Chess improvement for beginners and novice players
The Importance of Defense in Chess
By Susan Polgar
We all like to be in a position to attack freely and look for ways to checkmate our opponents. However, we cannot always get to that position. In fact, at times we end up on the other side of the coin and need to find the right defensive moves to avoid losing or to turn things around.In this column we shall examine four examples of successful defense in dangerous looking positions.
In the position above, white’s Rook and Knight work together well in creating a checkmate threat with Rxh7. How can Black defend against it? The solution is: 1…Nf3+ 2.Kg2 Ng5 and Black is out of danger.
Well, as always the first question that should be asked: What does our opponent want to do? In this case, what is White’s threat? If you look carefully at the position above, you will notice that White threatens with checkmate along the h-file. Let’s try to defend. Does 1…Ng6 defend against the checkmate? Yes, it does against Qh8, but does not against 2.Qh7 checkmate.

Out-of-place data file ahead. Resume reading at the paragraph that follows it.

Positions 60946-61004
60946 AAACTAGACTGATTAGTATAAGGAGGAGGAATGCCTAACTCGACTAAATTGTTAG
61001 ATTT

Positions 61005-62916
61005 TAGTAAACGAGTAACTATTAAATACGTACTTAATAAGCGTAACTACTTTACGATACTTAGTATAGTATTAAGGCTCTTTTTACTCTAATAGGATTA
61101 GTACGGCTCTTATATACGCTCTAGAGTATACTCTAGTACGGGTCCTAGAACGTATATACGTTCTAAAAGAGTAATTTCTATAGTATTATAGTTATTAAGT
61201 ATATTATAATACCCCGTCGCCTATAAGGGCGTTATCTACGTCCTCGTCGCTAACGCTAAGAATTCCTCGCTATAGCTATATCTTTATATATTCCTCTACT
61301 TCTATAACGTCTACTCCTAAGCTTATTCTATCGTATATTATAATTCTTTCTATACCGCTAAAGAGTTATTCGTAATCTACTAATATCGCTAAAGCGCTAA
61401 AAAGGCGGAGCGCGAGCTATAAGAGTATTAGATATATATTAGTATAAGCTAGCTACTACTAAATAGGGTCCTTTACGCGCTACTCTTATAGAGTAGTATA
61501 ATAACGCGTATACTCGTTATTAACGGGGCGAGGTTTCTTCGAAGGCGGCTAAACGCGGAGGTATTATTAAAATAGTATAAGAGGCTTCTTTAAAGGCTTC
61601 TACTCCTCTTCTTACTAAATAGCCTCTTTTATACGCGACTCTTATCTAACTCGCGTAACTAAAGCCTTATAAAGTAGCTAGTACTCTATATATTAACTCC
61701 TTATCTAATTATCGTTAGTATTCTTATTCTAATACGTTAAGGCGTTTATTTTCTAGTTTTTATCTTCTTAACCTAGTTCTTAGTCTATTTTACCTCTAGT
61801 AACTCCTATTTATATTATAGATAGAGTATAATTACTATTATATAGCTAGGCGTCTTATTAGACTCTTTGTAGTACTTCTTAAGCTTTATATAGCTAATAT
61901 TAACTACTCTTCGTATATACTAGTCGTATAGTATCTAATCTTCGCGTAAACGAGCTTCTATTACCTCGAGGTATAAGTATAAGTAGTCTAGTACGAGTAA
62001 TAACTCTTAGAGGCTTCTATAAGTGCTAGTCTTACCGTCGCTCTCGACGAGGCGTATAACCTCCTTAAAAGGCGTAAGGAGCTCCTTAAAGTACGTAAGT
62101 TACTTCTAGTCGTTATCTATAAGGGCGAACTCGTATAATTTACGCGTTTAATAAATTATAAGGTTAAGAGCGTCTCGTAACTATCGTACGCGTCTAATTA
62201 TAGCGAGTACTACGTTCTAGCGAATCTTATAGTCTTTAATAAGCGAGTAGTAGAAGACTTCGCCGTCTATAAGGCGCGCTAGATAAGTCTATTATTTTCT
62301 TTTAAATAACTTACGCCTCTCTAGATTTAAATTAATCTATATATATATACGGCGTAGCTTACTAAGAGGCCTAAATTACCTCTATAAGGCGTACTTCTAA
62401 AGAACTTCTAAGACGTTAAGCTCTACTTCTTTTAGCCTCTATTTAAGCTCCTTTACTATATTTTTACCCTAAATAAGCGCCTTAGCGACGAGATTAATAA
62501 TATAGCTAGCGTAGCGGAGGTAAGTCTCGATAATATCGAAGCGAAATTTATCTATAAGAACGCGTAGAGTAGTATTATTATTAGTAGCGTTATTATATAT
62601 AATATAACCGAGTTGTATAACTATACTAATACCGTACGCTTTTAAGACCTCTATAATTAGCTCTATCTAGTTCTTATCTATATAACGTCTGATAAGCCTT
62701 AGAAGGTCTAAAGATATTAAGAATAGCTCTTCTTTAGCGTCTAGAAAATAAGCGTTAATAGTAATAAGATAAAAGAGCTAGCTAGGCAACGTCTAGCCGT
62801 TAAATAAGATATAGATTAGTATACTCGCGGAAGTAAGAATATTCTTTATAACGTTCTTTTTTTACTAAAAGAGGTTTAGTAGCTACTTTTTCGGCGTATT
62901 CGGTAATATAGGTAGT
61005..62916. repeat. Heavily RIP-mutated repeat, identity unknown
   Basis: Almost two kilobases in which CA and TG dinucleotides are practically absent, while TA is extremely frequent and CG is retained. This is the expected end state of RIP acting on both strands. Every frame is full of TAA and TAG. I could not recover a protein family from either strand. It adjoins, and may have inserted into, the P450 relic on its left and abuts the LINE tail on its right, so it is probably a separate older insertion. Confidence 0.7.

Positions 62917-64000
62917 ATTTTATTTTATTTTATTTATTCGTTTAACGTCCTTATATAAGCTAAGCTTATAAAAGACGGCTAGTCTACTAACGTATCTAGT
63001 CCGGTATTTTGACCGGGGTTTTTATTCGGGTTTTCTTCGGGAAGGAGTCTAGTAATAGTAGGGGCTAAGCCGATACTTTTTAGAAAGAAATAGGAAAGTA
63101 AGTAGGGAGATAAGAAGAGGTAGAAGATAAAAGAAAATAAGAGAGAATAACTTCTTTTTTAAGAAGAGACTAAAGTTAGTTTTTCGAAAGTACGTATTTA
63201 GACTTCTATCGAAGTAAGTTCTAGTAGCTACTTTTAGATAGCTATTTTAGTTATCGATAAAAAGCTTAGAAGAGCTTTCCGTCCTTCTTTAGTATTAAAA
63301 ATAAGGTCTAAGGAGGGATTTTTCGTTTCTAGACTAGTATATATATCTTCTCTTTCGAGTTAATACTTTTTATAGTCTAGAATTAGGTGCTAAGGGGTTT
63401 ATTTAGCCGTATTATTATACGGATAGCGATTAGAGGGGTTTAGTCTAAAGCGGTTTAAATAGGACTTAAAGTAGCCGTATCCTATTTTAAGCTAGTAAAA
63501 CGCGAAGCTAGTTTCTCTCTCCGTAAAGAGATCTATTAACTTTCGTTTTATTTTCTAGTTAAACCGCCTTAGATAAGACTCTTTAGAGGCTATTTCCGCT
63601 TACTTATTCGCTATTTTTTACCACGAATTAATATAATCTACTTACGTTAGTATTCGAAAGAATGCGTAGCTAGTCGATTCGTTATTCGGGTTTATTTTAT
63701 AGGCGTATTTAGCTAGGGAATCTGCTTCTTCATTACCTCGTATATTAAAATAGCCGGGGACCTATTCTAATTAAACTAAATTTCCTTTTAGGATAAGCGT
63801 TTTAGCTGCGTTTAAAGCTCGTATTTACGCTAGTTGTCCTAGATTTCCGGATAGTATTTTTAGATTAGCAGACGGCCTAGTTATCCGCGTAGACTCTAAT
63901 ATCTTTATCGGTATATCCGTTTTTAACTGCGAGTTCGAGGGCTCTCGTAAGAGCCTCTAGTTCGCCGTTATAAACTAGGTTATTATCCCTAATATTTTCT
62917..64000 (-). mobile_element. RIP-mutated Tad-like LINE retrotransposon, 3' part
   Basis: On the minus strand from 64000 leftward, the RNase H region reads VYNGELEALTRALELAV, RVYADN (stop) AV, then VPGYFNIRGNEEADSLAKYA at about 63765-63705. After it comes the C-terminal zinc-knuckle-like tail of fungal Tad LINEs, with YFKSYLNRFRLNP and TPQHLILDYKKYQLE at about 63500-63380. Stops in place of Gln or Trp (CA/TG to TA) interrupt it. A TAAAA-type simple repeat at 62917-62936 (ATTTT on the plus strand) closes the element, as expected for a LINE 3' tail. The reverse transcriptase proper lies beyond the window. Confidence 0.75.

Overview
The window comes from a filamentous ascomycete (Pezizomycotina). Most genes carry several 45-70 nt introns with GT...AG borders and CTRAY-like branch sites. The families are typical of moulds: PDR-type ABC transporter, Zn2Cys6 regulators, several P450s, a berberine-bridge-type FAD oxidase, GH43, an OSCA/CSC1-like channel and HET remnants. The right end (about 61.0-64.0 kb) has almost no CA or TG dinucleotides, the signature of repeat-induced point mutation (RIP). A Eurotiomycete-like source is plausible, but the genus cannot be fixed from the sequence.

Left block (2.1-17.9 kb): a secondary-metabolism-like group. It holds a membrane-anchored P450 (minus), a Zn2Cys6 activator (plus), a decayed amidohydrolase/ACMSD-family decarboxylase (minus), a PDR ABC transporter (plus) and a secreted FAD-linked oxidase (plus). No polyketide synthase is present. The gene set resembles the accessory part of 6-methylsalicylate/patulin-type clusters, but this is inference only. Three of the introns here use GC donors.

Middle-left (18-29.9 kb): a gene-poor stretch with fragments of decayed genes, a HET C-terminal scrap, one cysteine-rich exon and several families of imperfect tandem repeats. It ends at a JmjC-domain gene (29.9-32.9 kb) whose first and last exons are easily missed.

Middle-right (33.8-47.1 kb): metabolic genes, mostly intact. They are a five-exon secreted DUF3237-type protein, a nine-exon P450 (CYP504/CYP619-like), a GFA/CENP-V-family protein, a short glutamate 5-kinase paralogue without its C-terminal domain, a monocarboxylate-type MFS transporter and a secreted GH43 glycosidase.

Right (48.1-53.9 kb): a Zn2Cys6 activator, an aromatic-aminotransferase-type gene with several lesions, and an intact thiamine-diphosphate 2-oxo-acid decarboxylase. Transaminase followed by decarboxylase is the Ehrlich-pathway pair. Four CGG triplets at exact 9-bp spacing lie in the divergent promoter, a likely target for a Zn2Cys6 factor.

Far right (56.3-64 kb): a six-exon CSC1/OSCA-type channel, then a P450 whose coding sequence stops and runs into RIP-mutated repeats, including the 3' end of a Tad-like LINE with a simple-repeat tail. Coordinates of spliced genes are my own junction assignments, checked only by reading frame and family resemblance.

How about 1…Rfd8? It prepares the King’s escape with 2.Qh7+ Kf8 3.Qh8+ Ng8. However, the problem then is 2.Qh8 checkmate.
Maybe 1…f6 works as after either 2.Qh8 or 2.Qh7 Black’s King can run away to f7. But in this case White checkmates in two by 2.Be6+ Rf7 3.Qxf7 checkmate.
Therefore, the only correct answer is 1…f5! Now if 2.Qh8+ Kf7 3.Qh5+ Black runs away with g6 4.Qh7+ Ke8.
2.Qh7+ Kf7 3.Bh5+ Kf6. Now if White continues with 4.Rg3, Black can simply defend with 4…Rg8 but even more precise would be simplifying the position with the elegant sacrifice 4…Qxg3!! 5.hxg3 Rh8 (trapping the White Queen)
6.Qxh8 Rxh8 and Black is clearly winning, having an extra Rook.
Do you see what is White’s sneaky plan in the position above? The plan is to checkmate with Qxb7. So as Black, how would you defend against it?
If, 1…Qb6 then Black’s Knight remains unprotected and White can simply capture with 2.Qxe7.
How about blocking the threat with 1…c6? That seems to work except it allows the highly unpleasant pin by 2.Bf4! So what is the solution?
The right answer is: 1…Nc6! and Black is out of danger.
In the final position above, white’ main threat is Qh8 checkmate. Would 1…Kh6 solve the problem?
No, as after 2.Qh8 the King has no escape on g5.
Would 1…g5 work, freeing up the g6 square? Not quite, because after 2.Qf6, Black cannot properly defend against the upcoming Rh8 threat.
Therefore, the only correct solution is: 1…Be5! and if 2.Qg8+ Kh6 3.Qf8+ then 3…Bg7 saves the day.
Remember, if you are under attack, do not panic! Not every attack leads to checkmate if you defend correctly! And always look out for your opponent’s plan.